The antibacterial activity of the stem bark extracts at 75 mg/mL after 24 and 48 h is represented in Table 2. The highest activity was observed against E. coli (2), followed by S. aureus (1), S. pyogenes and N. gonorrhoeae with a zone of inhibitions at 10.333±0.577, 9.667±0.577, 9.333±1.155 and 9.333±1.155 mm respectively. There was no growth inhibition of E. coli (1) and S. sonnei as reported by methanolic leaves extract. The efficacy of the crude methanolic extract decreased after 48 h of incubation except there was an increase in inhibition of S. aureus (2) (Figure 1 & Figure 2).

Table 2
Antibacterial activity of S. alba bark extracts at 75 mg/mL.

3.1.3. Antibacterial activity of the methanolic extracts of the leaves at 100 mg/mL after 24 & 48 h of incubation

The antibacterial activity of the S. alba leaves extracts at 100 mg/mL was observed after 24 and 48 h of incubation and is represented in Table 3. An increase in the concentration of the crude plant drug resulted in increasing the inhibition zone. The highest activity was observed against S. pyogenes, followed by S. aureus (1) and N. gonorrhoeae with a zone of inhibitions at 17.000±1.732, 15.333±1.155 and 15.000±1.732 mm respectively. These extracts have not inhibited the growth of E. coli (1) and S. sonnei. The highest activity in terms of AI and PA was observed against S. aureus (1) (AI = 1.39 and PA = 139) followed by S. pyogenes (AI = 1.21 and PA = 121) and N. gonorrhoeae (AI = 0.94 and PA = 94) (Figure 1 & Figure 2).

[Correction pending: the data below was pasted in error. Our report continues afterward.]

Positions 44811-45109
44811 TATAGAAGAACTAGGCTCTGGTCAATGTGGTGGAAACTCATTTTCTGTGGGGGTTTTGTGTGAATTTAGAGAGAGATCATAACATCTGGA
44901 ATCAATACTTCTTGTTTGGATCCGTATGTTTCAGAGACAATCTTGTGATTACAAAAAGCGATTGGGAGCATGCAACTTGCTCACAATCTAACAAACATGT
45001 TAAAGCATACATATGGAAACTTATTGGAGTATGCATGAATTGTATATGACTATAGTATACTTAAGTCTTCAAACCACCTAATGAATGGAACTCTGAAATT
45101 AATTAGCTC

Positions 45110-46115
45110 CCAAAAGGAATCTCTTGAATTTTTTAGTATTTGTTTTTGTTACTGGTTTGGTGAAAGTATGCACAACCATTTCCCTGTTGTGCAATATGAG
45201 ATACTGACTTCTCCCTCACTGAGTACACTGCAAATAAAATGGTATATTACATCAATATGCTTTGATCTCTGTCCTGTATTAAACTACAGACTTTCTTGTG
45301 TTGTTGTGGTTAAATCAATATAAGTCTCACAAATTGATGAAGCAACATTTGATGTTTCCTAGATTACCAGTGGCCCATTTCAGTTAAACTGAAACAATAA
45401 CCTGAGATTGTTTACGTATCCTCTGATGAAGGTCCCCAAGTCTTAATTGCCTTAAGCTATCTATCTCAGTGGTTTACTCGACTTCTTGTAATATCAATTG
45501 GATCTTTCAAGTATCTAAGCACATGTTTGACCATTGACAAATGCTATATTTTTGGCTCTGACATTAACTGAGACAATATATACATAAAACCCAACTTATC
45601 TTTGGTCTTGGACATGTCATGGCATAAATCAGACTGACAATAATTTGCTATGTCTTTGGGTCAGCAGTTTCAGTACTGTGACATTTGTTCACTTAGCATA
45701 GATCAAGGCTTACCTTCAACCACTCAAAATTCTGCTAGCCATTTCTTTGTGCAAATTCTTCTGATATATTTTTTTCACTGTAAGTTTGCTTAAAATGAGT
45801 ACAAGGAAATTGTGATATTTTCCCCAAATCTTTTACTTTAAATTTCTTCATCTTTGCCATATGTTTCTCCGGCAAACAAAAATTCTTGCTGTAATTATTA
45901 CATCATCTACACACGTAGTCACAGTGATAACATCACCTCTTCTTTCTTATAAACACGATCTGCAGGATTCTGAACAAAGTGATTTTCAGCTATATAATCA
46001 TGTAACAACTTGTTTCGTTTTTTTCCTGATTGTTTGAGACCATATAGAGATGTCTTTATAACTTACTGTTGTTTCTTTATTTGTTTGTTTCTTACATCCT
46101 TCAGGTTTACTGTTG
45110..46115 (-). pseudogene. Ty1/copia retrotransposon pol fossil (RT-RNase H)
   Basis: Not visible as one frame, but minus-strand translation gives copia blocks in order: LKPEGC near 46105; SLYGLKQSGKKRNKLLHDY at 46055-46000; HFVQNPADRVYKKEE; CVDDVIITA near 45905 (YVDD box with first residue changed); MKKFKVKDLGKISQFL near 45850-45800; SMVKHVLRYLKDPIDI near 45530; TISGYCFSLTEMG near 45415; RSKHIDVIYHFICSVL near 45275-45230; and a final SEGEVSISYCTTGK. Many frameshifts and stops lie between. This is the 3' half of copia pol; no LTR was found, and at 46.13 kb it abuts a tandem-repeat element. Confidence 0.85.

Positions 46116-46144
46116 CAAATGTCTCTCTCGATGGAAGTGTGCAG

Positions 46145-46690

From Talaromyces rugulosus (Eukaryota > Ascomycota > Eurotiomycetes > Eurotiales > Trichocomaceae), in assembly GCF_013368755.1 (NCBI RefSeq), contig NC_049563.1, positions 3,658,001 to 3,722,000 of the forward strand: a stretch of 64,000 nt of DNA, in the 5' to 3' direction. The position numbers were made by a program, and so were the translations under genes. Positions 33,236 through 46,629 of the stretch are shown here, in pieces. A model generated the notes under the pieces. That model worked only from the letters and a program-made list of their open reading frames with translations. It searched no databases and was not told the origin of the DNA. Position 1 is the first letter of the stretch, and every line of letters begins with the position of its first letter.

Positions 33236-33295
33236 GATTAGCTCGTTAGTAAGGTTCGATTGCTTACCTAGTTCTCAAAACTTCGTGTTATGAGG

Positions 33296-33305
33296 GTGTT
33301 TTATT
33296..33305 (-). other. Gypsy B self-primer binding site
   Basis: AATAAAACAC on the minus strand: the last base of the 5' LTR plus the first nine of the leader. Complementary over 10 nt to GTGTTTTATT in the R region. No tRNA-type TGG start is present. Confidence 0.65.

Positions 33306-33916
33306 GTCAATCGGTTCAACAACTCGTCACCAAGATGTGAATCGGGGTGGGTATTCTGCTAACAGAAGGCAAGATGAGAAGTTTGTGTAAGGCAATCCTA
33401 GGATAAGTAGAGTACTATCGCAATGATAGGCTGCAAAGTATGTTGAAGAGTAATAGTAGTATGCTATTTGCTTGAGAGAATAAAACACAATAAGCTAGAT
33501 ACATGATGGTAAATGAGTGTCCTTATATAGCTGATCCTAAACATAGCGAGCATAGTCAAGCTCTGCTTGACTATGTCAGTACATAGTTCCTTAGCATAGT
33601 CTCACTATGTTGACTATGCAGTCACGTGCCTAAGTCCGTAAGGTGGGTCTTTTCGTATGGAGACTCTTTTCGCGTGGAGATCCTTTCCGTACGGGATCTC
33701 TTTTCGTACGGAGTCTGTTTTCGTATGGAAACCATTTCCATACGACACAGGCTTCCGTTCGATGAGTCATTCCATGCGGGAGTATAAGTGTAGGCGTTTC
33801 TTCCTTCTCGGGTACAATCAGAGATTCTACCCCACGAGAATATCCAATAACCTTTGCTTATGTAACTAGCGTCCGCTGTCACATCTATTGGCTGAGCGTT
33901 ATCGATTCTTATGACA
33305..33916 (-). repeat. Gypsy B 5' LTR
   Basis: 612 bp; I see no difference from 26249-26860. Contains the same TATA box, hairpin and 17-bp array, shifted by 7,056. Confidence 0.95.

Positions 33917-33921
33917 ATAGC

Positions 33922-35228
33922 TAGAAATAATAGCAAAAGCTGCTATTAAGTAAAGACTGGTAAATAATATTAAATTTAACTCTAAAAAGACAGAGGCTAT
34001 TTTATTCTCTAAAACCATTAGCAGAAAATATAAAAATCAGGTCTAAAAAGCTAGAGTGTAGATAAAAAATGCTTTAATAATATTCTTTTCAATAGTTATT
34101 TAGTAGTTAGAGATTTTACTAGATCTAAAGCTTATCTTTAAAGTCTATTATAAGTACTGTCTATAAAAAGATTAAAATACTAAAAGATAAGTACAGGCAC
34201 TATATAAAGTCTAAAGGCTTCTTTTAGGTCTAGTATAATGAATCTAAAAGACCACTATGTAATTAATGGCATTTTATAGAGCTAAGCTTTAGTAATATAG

Table 3
Antibacterial activity of S. alba leaves extracts at 100 mg/mL.

3.1.4. Antibacterial activity of the methanolic extracts of the stem bark at 100 mg/mL after 24 & 48 h of incubation

The antibacterial activity of the S. alba stem bark extracts was assessed at 100 mg/mL after a time interval of 24 hours and is given in Table 4. The highest activity in terms of the zone of inhibition (14.000±0.000 mm) was observed against S. pyogenes, followed by that of E. coli (2) (11.667±1.155 mm) while there was a gradual decrease in inhibition activity after 48 h of incubation. These extracts have not inhibited the growth of E. coli (1) and S. sonnei. The highest activity in terms of AI and PA was observed against E. coli (2) (AI = 1.06 and PA = 106) followed by S. aureus (1) (AI = 0.63 and PA = 63) and S. pyogenes (AI = 0.58 and PA = 58) (Figure 1 & Figure 2).

Table 4
Antibacterial activity of S. alba bark extracts at 100 mg/mL.

3.1.5. Minimum Inhibitory Concentration (MIC) and Minimum Bactericidal Concentrations (MBC)